Somatization disorder, also known as Briquet's syndrome, is a chronic psychiatric condition in which patients experience physical symptoms that have no apparent physiological cause. It is one of several somatoform disorders. Formerly, patients with this condition were dismissed, believed to be imagining their pain or malingering. In recent decades, however, research has shown that pain, whether of physiological or psychogenic origin, is still experienced as pain. Patients are not faking, but suffering real symptoms, whatever their cause.
Somatization disorder, while its precise causes are unknown, is more common in women than in men. There appears to be a correlation between patients who have irritable bowel syndrome (IBS) or have suffered chronic pain and somatization disorder.
Causes of Somatization Disorder
While no precise cause for this disorder has been identified, individuals with heightened sensitivities to stimuli have been found to be at greater risk, as have patients who tend to have catastrophic thinking. An example of the latter would be a person who worries that a bad headache indicates the presence of a brain tumor. It has also been postulated that patients who develop somatization disorder may have psychiatric issues but, because of a fear of stigmatization, manage to unconsciously sublimate them, exhibiting physical symptoms instead.
Symptoms of Somatization Disorder
Most frequently, patients with somatization disorder have digestive, neurological or reproductive issues that begin before the age of 30 and are ongoing for several years. Symptoms of the condition involve several different areas of the body and are troubling enough to interfere with normal functioning. The symptoms of patients with somatization disorder are made worse by stress.
Typically, such patients have consulted a number of professionals about their physical problems but none has been able to pinpoint an underlying medical reason for their pain or disturbance. The more research is done, however, the greater the connection between body and mind is found to be. It has been scientifically determined that physical symptoms and pain perception are significantly affected by emotional well-being.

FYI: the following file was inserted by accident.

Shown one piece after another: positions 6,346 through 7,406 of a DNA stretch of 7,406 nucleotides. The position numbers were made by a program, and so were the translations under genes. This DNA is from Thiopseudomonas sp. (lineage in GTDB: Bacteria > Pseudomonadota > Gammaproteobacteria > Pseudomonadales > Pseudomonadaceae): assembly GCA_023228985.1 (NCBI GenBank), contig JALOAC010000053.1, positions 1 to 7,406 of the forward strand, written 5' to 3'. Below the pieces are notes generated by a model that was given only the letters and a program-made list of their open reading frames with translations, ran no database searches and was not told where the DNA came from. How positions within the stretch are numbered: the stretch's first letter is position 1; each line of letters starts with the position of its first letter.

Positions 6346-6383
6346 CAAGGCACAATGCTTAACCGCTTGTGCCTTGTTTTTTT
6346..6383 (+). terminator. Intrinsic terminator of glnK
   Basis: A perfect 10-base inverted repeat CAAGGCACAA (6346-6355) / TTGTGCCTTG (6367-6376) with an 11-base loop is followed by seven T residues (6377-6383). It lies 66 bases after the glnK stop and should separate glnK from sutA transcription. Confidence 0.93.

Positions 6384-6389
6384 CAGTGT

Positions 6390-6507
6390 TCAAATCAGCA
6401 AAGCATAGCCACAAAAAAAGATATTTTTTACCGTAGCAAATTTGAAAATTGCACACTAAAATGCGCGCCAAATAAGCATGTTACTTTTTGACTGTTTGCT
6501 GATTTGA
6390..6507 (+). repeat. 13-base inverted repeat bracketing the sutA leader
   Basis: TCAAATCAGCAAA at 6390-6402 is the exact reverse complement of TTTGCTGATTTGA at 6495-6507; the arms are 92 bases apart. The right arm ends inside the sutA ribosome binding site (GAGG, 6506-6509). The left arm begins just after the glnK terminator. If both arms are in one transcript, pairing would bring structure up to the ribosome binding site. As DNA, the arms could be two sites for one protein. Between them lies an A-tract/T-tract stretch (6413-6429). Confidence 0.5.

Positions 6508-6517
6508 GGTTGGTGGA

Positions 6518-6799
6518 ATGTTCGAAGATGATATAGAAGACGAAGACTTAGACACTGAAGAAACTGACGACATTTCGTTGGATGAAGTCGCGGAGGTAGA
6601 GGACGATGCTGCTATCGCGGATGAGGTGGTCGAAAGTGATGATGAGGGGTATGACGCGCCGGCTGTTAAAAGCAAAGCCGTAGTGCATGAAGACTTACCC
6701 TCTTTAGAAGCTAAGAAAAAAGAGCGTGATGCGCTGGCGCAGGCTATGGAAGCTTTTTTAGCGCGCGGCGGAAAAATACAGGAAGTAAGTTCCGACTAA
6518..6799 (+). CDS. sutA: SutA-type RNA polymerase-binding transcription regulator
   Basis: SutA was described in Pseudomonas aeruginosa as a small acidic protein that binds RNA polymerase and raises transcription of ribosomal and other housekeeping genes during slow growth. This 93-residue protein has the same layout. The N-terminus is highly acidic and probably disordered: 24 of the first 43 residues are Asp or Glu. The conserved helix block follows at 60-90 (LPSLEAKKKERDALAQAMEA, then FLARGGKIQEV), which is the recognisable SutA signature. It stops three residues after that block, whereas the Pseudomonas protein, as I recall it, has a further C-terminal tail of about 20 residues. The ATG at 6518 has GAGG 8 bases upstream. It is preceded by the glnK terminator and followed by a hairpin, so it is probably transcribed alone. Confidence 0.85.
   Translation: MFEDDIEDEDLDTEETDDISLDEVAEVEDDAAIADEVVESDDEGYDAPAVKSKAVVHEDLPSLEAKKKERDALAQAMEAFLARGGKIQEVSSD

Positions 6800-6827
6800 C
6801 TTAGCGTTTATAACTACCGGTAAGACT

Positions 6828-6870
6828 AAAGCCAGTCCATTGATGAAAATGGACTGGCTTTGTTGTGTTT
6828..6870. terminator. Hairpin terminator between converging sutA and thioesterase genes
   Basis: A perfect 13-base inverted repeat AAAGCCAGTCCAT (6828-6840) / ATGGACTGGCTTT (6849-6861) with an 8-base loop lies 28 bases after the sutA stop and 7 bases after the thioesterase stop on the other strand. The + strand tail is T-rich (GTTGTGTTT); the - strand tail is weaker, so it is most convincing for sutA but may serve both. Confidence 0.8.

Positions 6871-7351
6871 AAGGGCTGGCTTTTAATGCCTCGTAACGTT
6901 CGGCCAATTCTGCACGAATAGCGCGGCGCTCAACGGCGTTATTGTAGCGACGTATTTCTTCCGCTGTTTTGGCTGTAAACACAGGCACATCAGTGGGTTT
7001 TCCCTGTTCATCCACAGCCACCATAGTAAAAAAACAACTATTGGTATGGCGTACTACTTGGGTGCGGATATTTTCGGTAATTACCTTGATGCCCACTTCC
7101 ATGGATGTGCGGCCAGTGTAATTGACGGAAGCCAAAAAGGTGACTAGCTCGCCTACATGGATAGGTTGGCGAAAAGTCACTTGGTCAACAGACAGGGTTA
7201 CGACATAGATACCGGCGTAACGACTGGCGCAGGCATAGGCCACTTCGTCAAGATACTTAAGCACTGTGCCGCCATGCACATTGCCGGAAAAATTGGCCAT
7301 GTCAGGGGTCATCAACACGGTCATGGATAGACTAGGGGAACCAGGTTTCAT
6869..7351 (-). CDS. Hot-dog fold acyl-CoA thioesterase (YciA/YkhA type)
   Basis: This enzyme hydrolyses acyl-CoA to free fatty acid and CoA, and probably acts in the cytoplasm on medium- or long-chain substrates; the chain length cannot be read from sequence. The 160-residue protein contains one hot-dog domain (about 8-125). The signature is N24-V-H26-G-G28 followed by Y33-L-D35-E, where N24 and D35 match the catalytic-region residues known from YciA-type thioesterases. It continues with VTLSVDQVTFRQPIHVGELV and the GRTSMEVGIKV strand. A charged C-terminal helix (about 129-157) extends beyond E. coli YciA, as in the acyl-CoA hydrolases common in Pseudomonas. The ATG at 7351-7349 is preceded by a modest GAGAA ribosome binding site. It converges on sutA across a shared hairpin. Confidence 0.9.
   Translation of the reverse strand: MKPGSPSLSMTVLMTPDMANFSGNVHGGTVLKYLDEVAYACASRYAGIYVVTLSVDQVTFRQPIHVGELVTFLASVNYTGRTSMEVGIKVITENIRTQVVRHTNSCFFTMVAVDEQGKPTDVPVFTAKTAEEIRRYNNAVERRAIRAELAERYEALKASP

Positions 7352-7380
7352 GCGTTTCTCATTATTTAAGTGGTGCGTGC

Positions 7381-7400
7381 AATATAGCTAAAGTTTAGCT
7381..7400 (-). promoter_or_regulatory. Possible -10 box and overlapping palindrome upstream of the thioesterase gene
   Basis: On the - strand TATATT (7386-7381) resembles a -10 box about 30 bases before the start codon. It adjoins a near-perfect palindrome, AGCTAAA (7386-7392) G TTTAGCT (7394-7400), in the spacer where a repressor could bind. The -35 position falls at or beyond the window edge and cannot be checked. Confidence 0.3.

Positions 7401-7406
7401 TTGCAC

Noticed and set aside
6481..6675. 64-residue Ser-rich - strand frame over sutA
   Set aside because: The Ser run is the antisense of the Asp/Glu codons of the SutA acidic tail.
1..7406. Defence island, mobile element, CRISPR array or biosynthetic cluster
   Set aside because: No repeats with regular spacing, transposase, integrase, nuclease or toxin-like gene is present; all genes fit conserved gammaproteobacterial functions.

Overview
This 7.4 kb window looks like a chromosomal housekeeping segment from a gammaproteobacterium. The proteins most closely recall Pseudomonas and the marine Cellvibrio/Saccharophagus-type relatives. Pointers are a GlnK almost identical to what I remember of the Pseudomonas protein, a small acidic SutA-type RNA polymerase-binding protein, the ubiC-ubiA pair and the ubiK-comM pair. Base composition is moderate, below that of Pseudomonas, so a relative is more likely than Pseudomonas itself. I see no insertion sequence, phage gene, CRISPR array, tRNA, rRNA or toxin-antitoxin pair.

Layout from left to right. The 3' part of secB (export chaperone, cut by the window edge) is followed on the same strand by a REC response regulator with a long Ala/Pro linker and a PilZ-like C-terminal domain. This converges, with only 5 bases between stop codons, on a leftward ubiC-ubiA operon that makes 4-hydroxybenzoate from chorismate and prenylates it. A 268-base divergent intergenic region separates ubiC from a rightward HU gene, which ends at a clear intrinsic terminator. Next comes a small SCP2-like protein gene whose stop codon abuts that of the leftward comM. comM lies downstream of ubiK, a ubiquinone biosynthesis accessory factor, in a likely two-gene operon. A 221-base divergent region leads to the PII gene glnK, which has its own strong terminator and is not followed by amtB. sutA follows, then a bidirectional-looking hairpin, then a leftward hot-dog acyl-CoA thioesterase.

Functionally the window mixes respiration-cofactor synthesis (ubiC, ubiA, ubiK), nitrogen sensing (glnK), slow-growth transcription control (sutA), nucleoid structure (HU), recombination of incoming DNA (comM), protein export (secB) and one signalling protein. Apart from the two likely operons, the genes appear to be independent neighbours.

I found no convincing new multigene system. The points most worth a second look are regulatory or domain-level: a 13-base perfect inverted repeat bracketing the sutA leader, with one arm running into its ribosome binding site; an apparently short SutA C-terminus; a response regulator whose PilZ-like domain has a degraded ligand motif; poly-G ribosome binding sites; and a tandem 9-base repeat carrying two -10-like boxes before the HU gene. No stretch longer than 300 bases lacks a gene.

Symptoms of somatization disorder cover a very wide range and include:
- Abdominal pain, bloating, diarrhea
- Nausea or vomiting
- Headache, dizziness, balance problems
- Shortness of breath or chest pain
- Back or joint pain
- Pain in arms or legs
- Muscle weakness or paralysis
- Difficulty swallowing
- Impotence, sexual disinterest
- Menstrual difficulties, pain during intercourse
- Visual difficulties
- Amnesia, hallucinations, fainting
Diagnosis of Somatization Disorder
In order to diagnose somatization disorder, an identifiable medical cause for the pain or discomfort must be ruled out through thorough physical examination and diagnostic tests, or the presenting symptoms must be considered excessive in view of the condition identified. Prescribed medications and recreational drugs must also be eliminated as causative factors in the illness. Once the physician is convinced beyond a reasonable doubt that the patient's physical problem is psychogenic, a psychologist or psychiatrist will administer a full psychological evaluation. This process will include establishing that the patient's symptoms are not intentionally produced.
According to the Diagnostic and Statistical Manual of Mental Disorder(DSM), certain very specific criteria must be met in order for a patient to be diagnosed with somatization disorder. These criteria include a patient history of:
- Physical complaints beginning before 30 years of age
- Pain affecting at least four different body sites
- Two or more gastrointestinal symptoms, such as bloating or diarrhea
- One or more neurological symptoms such as hallucinations or seizures
- One or more sexual or reproductive symptoms, such as pain during intercourse
Treatment of Somatization Disorder
Successful treatment of somatization disorder usually involves psychotherapy and medication. It is very important that patients have good relationships with their physicians or therapists and feel understood and taken seriously. For patients with this disorder, having one doctor monitor the condition is best, so that an overview can be taken and unnecessary tests can be avoided.
Cognitive behavioral therapy has been found to be particularly effective, since it helps patients be mindful of what worsens or alleviates symptoms. Physical activity, in spite of the presence of pain, can also prove helpful. In many cases, because of the strong body-mind connection, medications like antidepressants can help by lessening the perception of pain and relieving anxiety around the symptoms.
Complications of Somatization Disorder
There can be serious consequences if effective treatment is not administered. Patients can become dependent on pain relievers or sedatives, become substance abusers in an attempt to self-medicate, or become severely depressed or even suicidal as a result of their symptoms.
- National Institutes of Health
- Centers for Disease Control and Prevention
- Eunice Kennedy Shriver National Institute of Child Health and Human Development
- U.S. Department of Health & Human Services
- U.S. National library of Medicine
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